Newspaper Page Text
THE PARMER: MAY 8, 1912,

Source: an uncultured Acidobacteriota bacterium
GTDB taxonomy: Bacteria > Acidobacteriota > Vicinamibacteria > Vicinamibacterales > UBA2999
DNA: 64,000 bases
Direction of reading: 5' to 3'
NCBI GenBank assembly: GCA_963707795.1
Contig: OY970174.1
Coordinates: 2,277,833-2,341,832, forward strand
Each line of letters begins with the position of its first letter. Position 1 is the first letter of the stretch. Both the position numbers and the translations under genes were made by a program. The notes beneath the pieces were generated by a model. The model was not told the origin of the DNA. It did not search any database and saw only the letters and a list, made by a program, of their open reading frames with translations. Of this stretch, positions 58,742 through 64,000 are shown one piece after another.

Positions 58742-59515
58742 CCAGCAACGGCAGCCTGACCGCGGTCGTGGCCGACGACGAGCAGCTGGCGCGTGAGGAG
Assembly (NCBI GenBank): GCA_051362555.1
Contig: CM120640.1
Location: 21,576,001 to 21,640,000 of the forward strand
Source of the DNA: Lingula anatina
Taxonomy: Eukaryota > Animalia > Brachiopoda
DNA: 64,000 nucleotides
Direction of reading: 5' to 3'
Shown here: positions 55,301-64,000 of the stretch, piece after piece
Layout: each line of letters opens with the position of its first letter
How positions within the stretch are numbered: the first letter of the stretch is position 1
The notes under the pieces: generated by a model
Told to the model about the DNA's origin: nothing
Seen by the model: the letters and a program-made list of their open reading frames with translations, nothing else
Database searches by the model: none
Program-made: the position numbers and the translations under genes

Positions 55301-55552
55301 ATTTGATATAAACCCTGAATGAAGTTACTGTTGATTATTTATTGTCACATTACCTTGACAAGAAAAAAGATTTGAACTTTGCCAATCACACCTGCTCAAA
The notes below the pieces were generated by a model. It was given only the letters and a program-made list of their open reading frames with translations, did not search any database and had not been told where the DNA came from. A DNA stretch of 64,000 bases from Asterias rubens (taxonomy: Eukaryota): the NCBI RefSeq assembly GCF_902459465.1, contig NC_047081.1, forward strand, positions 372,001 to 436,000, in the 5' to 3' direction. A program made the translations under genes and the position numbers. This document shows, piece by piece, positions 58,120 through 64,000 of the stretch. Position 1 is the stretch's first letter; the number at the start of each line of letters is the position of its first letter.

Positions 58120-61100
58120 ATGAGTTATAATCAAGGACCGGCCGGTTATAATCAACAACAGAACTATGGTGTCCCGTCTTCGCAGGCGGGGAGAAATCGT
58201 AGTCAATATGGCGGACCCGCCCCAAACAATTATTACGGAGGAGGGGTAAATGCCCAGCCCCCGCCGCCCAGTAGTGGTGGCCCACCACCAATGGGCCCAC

THElr WISSNER PIANOS at O Up Why They Are BEST Loiig before Mr. Wissner became interested in the manufacture of Pianos he KNEW the weak points of the instruments then being general ly used. , i He also KNEW that it would be an easy matter to make an instru ment "as good" as those then being sold at fabulous prices. But Miv Wissner wasnt the "as. good" kind-of-a-man. He wanted something BETTER than the general run- yes, even bet ter than the BEST. " . He started out on a campaign of scientific investigation he selected different materials, woods, strings, etc., etc., tried them, compared them, tested them, until he hit upon a happy discovery. That discovery accounts for the DIFFERENCE between WISSNER PIANOS and all others sold at the present time the difference of tone; construction, durability. Sdon after the praises of WISSNER PIANOS began to be sung by the musical critics, other piano makers tried to imitate them, infringe on pat ents what higher compliment could possibly be paid to their EXCEL LING qualities? Nor has Mr. Wissner been satisfied with his first wonderful success improvement has followed improvement progress has been his motto until his creation WISSNER PIANOS are the most PERFECTLY PERFECT pianos on the market today. . It is an interesting story isn't it? and more intensely interesting be cause it is TRUE. ' f : These pianos are always on exhibition at our warerooms, and we in vite you to call, whether you wish to buy or not. Let us explain, show you by actual demonstration THE DIFFERENCE. ' . t Factory to Home $4.50 Up SALOON KEEPER NOW ROLES AN IRISH MANOR Michael O'Connor's Ambition to Own the Town of Leitrim is Achieved 1,000 FOLKS HIS TENANTS Some Years Ago He Bought the Vil lage, Now lie Has the Manor .House. i L t.. CANT BE BOUGHT ANYWHERE ELSE Broad and State Streets Fraternities General Sllliman branch, Sons .of American Revolution, held its annual meeting' last night in the Seaside Out ins club house on Seaview avenue. There was a supper and a program In connection with the meeting.. About 40 members attended. The secre tary's ' report showed a membership of 1L. - Two members died during the past year. An amendment - to the by-laws provides for four additional members to the executive board which has hitherto been made up of two members and the officers. These officers were elected: Presi dent, Edward J. Morgan; vice presi dent, Tracy. B. "Warren; secretary, Fred A. Doolittle; treasurer, George C Peet; registrar, William A. Barnes; historian. Dr. N. B. Wordin; chaplain. Rev. John DePeu; executive commit tee, EX S. Stratton, O. H. Brotbwell, "W. H. Burr, H. A. Stevenson, David Oo and F. E. Blake. Mr. Brwthwell is the retiring pres ident. He introduced the - new pres ident and then Rev. E. Livingston Wells, former chaplain of the branch, who was a guest at the meeting, poke. Other speakers were: Tracy B Warren, Henry C. Sherwood, treas urer of the State organization; Wil liam A. Barnes, Charles B. Bucking ham, and Samuel Beardsley. ' The Memorial Day committee re ported that plans had "been made tJ entertain the Grand Army on Memor ial Day. and Masonic hall in Broad treet had been hired. Members of the branch will attend the annual meeting of the State society in Hart ford, at the . Hartford Club, BViday, and also the National congress in Boston, May 19. 20 and 21. OBITUARY : James F. Makln, aged about 43, died suddenly late yesterday at a colored boarding house, 208 Hurd avenue, where he had made his home for years. Medical Examiner Garllck found that death was due to chronic heart trouble and pulmonary trouble. Although taken ill Monday evening it was not believed until shortly before his death that his ailment was more than a slight disorder. A large gathering of relatives and friends witnessed the obsequies yes terday, of Frederick William Behrens, at his home in Maple street. Rev. HL G. Wiemer, pastor of the German Re formed Church, officiated, and deliv ered an eulogy 1 recalling the useful career of the deceaseds The Beeth oven quartet; Joseph and Matthew Wieler, Charles Wenk and William Wolff, rendered appropriate hymns, both at the bereaved" home "and in Park cemetery, where. Interment was made. The pall bearers were August Evers, J6seph ' Sanger, - Adam Geist, Henry peiser; Charles Biltz and Bar tholomew. 1.111. THE VOYAGERS They listened to wonderous music In rooms that were planned for , kings. Beautiful notes from beautiful throats, Sung as a songbird sings. - They reveled in baths of marble, ' Like the baths of ancient Rome. 'Twas a wondrous trip on a wondrous . ship The ship that never, came home. Music and baths and splendor! But where are the noble men Saying good-byes With glistening eyes ' That never shall glisten again? They call It a floating palace . But they found it a funeral urn. Crowded by Fate ' with hero freight The ship that can never return. -VICTORIA SHAW. Age 12. Taftville. CHAUFFEUR RELEASED UNDER $2,000 BONDS. Waterbury, May 8 Pending the fil ing of the finding of Deputy Coroner Makepeace in the death of Ruth Ger man, 7 years old, who was struck and killed, yesterday, by. an automobile, the chauffeur, Walter E. Gladding, has been released under $2,000 bonds. The girl was killed . when the car which Gladding was - driving skidded, striking her and crushing her skull. G. A. R. LADIES ELECT OFFICERS AT GOIIVEIITIOII Several Bridgeport ladles were elect ed to office In the Connecticut de partment, Ladies of the G. A. R-, at the 11th annual convention of the de partment held in Grand , Army hall. yesterday. Miss Margaret Beck was made junior vice president; Mrs. Nancy Yale, treasurer; Mrs. Nellie Berrien, chaplain, and Mrs. Elizabeth Sears and Mrs. MalindaNefC, dele gates. Mrs. Abbie Connors was elect ed to the administration council, and Miss Jessie Berrien was made patriot ic instructor. Mrs. Lw B. Bliven of Central Village was elected president of the depart ment, to succeed Mrs. Julia H. New ton of the same town. Other offi cers are: Senior vice, president, Mrs M. I Jinks, New Haven; secretary, Mrs. Mary Peterman, .Central Village councillor, . Mrs. Julia H. Newton, Central .Village; delegate at large, Mrs. Sarah Darrow, New London. Mrs. Fannie Matthews of New Lon don was named with Mrs. Sears and Mrs. Neff as delegates, and these Bridgeport ladies were named as al ternates: Mrs. Belle Curtis, Mrs. An nette Stowe and Miss Margaret Beck. The other members of the administra tion council are: Mrs. Mary Cook of New Haven, and Mrs. Scaplin of New London. Past Department President Mrs. Adeline Wallenta of this city installed the above officers after their election. Mrs. Newton, who retired from the department presidency, was presented with a cut glass vase, Mrs. J. M. Downes making the . presentation in behalf of the department. Mrs Bliven received a large fern, as did Mrs. Downes, the retiring treasurer, these being gifts of Sheridan Circle, No. 7. Warren Thomas Circle gave Mrs. Newton a centerpiece, and Mrs. Jennie Burt .received a neckpiece. Newport, R. I. Floods of wireless love messages from Boston girls to Atlantic fleet sailor's have vexed the Navy Department, Congress will be asked to stop them. wmm New York, May 8 When Michael J. O'Connor came to this country twen ty years ago he had one ambition, to own the village of his birthplace, Leitrim, in the county of Leitrim, Ireland, and to get possession of Drumhierney House and the domain of the La Touche family, which had lorded it over the village of Leitrim and the neighboring country since the days of the invasion of Cromwell. Seven years ago O'Connor, who has a saloon at Seventy-seventh street and Broadway, and two more in other parts of the city, bought the village and recently he got control of the Drumhierney demesne at public auc tion. Now he owns 425 acres of Irish land,' part of which is on the banks of the River Shannon, and he is hap O'Connor does not intend to leave this couatry and live on his Irish es tate. It is good enough for him here, he says, but he will spend about two months every year with his family rYi "hia nwn lanri neliMw Via pan -fish and hunt and not care about game wardens. There are trout streams, the River Shannon and pheasants and grouse, but more than anything else he says he wants to develop tne m-, dustries of his native town, that the' villagers may prosper. O'Connor Is about 37 years old. His features are clean cut If a trifle sharp, and he has the blue eyes of the i Celt. He remembers that his grand-: father years ago attempted to build ' a castle in Leitrim that would rival the glories of Drumhierney house, but; the La Touches were more powerful and wealthy and they put such ob stacles In the way of Granaratner O'Connor that the proposed O'Connor castle never got above the founda tions. Ever -. V3 the sentimental - Irish of thEntughborhood called it "O'Con nor's folly." Young O'Connor in his school days had other boys tell him how foolish his ancestor had been to attempt to dwarf the eminence of the La Touche, whose ancestors had been refugees from France, and the pride of the youthful O'Connor was hurt. He knew that Roderic O'Connor, the last King of Ireland and .Prince of Bref fney, had made his last stamping i ground at Leitrim, and was tnere any reason not to believe that an O Con nor of Leitrim must be a descendant of the Irish King. The Broadway sa loon keeper will not Insist that he is a descendant of King OConnor, but; he will make feeble protests to your notion that he must be. . : Coming to this country, O'Connor went to a business school for two; years. - Then he went into the sa- j loon business. Of course anybody who! can pay $40,000 for an Irish estate has; prospered:, wnenever ne got casn ne put it aside so that when the time , came when he could. step in ana buy the village of Leitrim he would not have to rustle for ready money. Meanwhile he could not resist play ing politics a bit. About ten years ago he was chairman of the Oneida Democratic Club, which made a fight on the leadership of Thomas F. Mc- Avoy In the Twenty-third Assembly district. O'Connor was a Tammany man he still is but you must have a shindig and O'Connor led the forces against McAvoy. The latter won, but it was a close . shave for him. I Then O'Connor bought the village of Leitrim. He didn't have to go abroad to do this. All the negotia- tions were carried on in Dublin, a lawyer acting for O'Connor. Having' got the village he waited for the time. when he could buy Drumhierney House. In December Francis La Touche, the last of the family, died. In March one of the O'Connor's rela tives he has a sister and a brother living in Leitrim cabled to him that Drumhierney House would be sold at auction. Two days later he sailed on the Olympic. They welcomed O'Connor in Leitrim with a brass band and a parade. One of their own had come from the gold soiled land of America to buy Drumhierney House. The posters des. cribing the auction of Drumhierney estate will tell you that the mansion has six bedrooms, bathrooms and three reception rooms, with game in the woods and trout in the streams. There were no bidders against O'Connor and he got the property. At once he wired to the White Star Line folks that he wanted a state room on the Titanic. He was told that there wasn't one left, so he came on the Mauretania of the Cunard line. Before he got here he had heard of what had happened to the Titanic and he knew he had had anoter piece of luck. " Tis a beautiful spot," said O'Con nor yesterday, speaking of his estate. "Across the Shannon is the famous Battle Bridge leading to County Ros common. The town of Carrick on th Shannon is about two miles away. You may remember Tom Moore's ballad. The Valley Lay Smiling Be fore Us.' He sang of the Leitrim country when he wrote that. "I want to see my native home prosper. Fifty years ago the brick yard which' furnished employment for the men was shut down. I intend to start it up again. . It will be a good investment too. For instance, the vil lage of Leitrim pays me an income of 8 percent on my investiment. Shall I be a harsh landlord? I shall not. The Irish come to this country be cause there is nothing for them to do at home. There are about 1,000 per sons in the village of Leitrim and they are my tenants." O'Connor, who has a wife and two children, is for home rule. He is a Nationalist, but he does not believe in Parliamentary methods. "I believe in the methods 'which were employed by this country to win 'freedom he said. "You are a radical, like Roosevelt," some one suggested. "Not as bad as that," he replied. t The only Baking Powder made from Royal Grape Cream of Tartar Saves Batter, Flour, Eggs, and makes home baking easy tie Atesm Ho Lime Phosphate Y -VT .Two lays Special Sale WEDNESDAY AND THURSDAY FANCY LEAN SMOKED SHOULDERS. .lb 11c LEAN SUGAR CURED BACON. . . . . . .....Ib 15c HEAVY BACK SALT PORK, . Ib 11c BEST CORNED SPARE RIBS ......... , . Ib 9c FINE GRANULATED SUGAR. ....... .4 lbs 22c OLD PLANTATION PEAS. . . . . . .'. ..... tcan 7c FANCY CREAM CORN. . .2 cans 15c TRYPHOSA, ASSORTED FLAVORS. .... .pkg 8c LJ SANTA CLARA MEATY PRUNES. . .V. .2 lbs 17c KARO CORN SYRUP. 2 cans 17c OHIO NOISELESS MATCHES. . . . . . . .3 pksrs 10c SUMMER GOLDEN PUMPKIN. can 7c MACARONI OR SPAGHETTI. . . . . ... .2 pkgs 15c MOHICAN CORN STARCH. . . . . ... . 2 pkss 9c CLEVELAND BAKING POWDER 1 lb 39c, lb 19c, y4 lb 12c BEST GLOSS LAUNDRY STARCH .2 lbs 7c MICHIGAN POTATOES .peck 35c i LORDSHIP MANOR TiVnncnartotinTl 0ur AutomoWk Bus will leave the corner of Hollis 11 dllaJRJI la Hull ter Avenue and Stratford Avenue every hour, com mencing at 2 P. M. until 6 P. M. Saturdays and from 9 o'clock A. M. until 6 P. M. on Sundays. We cordially invite you to enjoy this ride, and inspect this beauti ful shore property. Transportation furnished during the week on application. FREE TICKETS may be had on application at our office Wilkenda Land Co., Inc.; 21012 Ncwaeid Bidg. SWEDEN'S WARSHIP TO COST $3,331,500 PAID FOR BY POPULAR SUBSCRIPTION. Stockholm, May 8 Sweden is to have a warship paid for by popular subscription. A delegation represent ing the organizers of the movement were received by King Gustav, today, and turned over to the Swedish gov ernment 53,331,500. The amount was raised in 100 days. E. H. Dillon & Co. 1105 Main street are displaying all the latest styles . in sailor hats, Pana ma hats and outing hats at prices at least one-third less than elsewhere. 'Be On Time Have your watch put in order at this store. It's essential that every watch should be trustworthy, and we've been putting watches in that condition for a good many years. Fine jewelry repairing and stone setting a specialty. M. J. Buechler, the relia ble jeweler, 48 Fairfield avenue, near Middle street. CALIFORNIA NAVEL ORANGES . .... .dozen 15c CROWN LION BRAND ASPARAGUS, 21c FANCY PROCESS BUTTER PRINTS lb 31c; MOHICAN CREAMERY BUTTER. .' lb 35c MOHICAfr FRESH BAKED BREAD, .... .loaf 3c: FRESH MADE FRUIT PIES ..'.. each 10c FANCY ASSORTED LAYER CAKES: . . .each 15c ! "' ..ii.i k 90-102 GOLDEN HILL STREET AMUSEMENTS THE NEW . II ';YRIC " Isliam & Ileaphy, Prop. ALL THIS WEEK Mats. Tues., Thurs., Sat. Frank Carpenter Stock Co. Supporting Bridgeport's Favorite Artiste, ELEANOR CLEVELAND In Julia Marlowe's Great Success "WHEN KNIGHTHOOD WAS IN FLOWER" Regular Lyric Prices Mats 10 & 20c. Eves. 20, 30 & 50c. . Week of May 13 "GREEN STOCKINGS' First time ever seen in Bridgeport. 1 fibM I WEEK OF MAY 6th Matinee and Evening "Nobody's Widow" David Belasco's Great Produc tion in which Blanche Bates Is now Starring as given by. THE POLI PLAYERS Greatest Stock Company ever In Bridgeport POPULAR PRICES Mat 10-20c. Eves., 10-2O-3OC. !Last Appearance , of the SINGING M'ENEL&YS ORCHESTRA Colonial Ball Room, Wednesday Evening, May 8. Concert and Dancing. Admission 35 Cents. R 6 s V All Welcome. THE AliUMNI DRAMATIC CLTJB Presents "Trelawney of the Wells" A Four Act Comedy by Arthur Pinero At the Park Theatre MONDAY, MAY 13, 8:15 P. M. Prices $1.00, 75c and 50c Seat. Sale Starts Saturday at 9 a, m. R7 d ST. PETER'S PARISn CONCERT AND SOCIAL ' At Colonial Hall MONDAY, MAY 13, 1912 Admission 25 Cents R7 d BASEBALL Newiield Park GAMES NEXT WEEK FRIDAY HARTFORI SATURDAY NEW BRITAIN PATENTS A. M. WOOSTER, Attorney-at-L Late Examiner TJ. S. Patent Office 1094 MAIN ST., BRIDGEPORT. CT. Send Postal for Booklet on Patent BACHMAN'S EM3I EN AGOG UE MIXTURE A splendid Female Regulator In eases of suppressed menstruation, delays due to colds, ill health, or other un natural causes; $1.75 for the whole outfit. Made only at the WOMAN'S DltCG STORE 870 Main Street, Bridgeport, Conn. Lady Attendants Always Here CHICHESTER S PILLS U !X THE DIAMOND BRAND. W 1 wuv A1 1,.4lMt AikTMpDranl I'll I. i Rf and iiald metallic boxes, sealed with Blue Ribbon. Taho no other. Boy ofyoor DIAMOND BRAND PILLS, for a SOLD BY DRUGGISTS EVERYHEKE Mullins Typewriter Exchange Cor. Main and State Sts. TeL 943 in : XHE success of the young man start ing in business depends very much up on his financial credit with those with whom he deals. Nothing so increases your standing with business men as an account with . a strong bank such as the Bridgeport Trust Company. ill STEEPLECHASE MAY BE OPEN THIS YEAR Arrangements Under Way For Tilyou to Subject the Big Amuse ment Park. Plans for the re-opening of Steeple chase Island are in the making. Wil liam J. Gallagher, a real estate and timberland dealer, Charles Bernard, former treasurer with Barnum & Bailey and others are said to be in terested in the scheme of re-opening the island as an amusement resort. Mr. Gallagher has been in conferMice with George C. Tilyou, the lessee, and Captain Paul Boyton, his local representative, a number of times during the winter, and late reports are to the effect that the deal is likely to go through before the end of the week. VVANTED 3 or 4 Men for Small Assembling Work. THE Bryant Electric Co. R THE BEST DESSERT IS Frishee's Pies" Winsted, Conn. Live rats wired to door knobs is the latest ' "Joke'! that is terrorising housewives. Delicious and Appetizing nATEWTS FORTUNES ! I B1ZZH for aotema, rtrtenf wwiid through n r-J advortlaovl wlthoot eharg. Vw Uata of to I Tendon needed and poaaiblo boreis. "HltttaM I loTOOton," "Wny aome Inventors fall." Book I patoBts. Send us touch sketch or nodel tor Marci U f rotont Office roocrda aaa report on patentability, postal aatnM ta W oltiaa aad ton Mr. Oreelej NrhOe Aoung CeoHntaatcroevef FoMou had full char ft D.Ik Patent oaoa. ORFTiLKt A MclNTIKE, ?afeamS Attoruoya Washington. I. C, TONS OP FRESH FISH DURING LENT W. D. COOK & SON 523 Water Street PHONE 3890 All makes for sale, rent, or exchange Supplies and Repairing' LATEST Footwear Ideas AT M0IJLM1 Women's white, tan and black smart pumps, low shoes and boots of superior grade. South Window. Women's footwear In various flexible leathers in tan, white and black, in latest styles. $2.00 and $2.50 North Window, Correct footwear for misses, boys and small children. The agency for Ana torn Ik shoes for foot sufferers Is held by WSiiollan 1026 MAIN ST.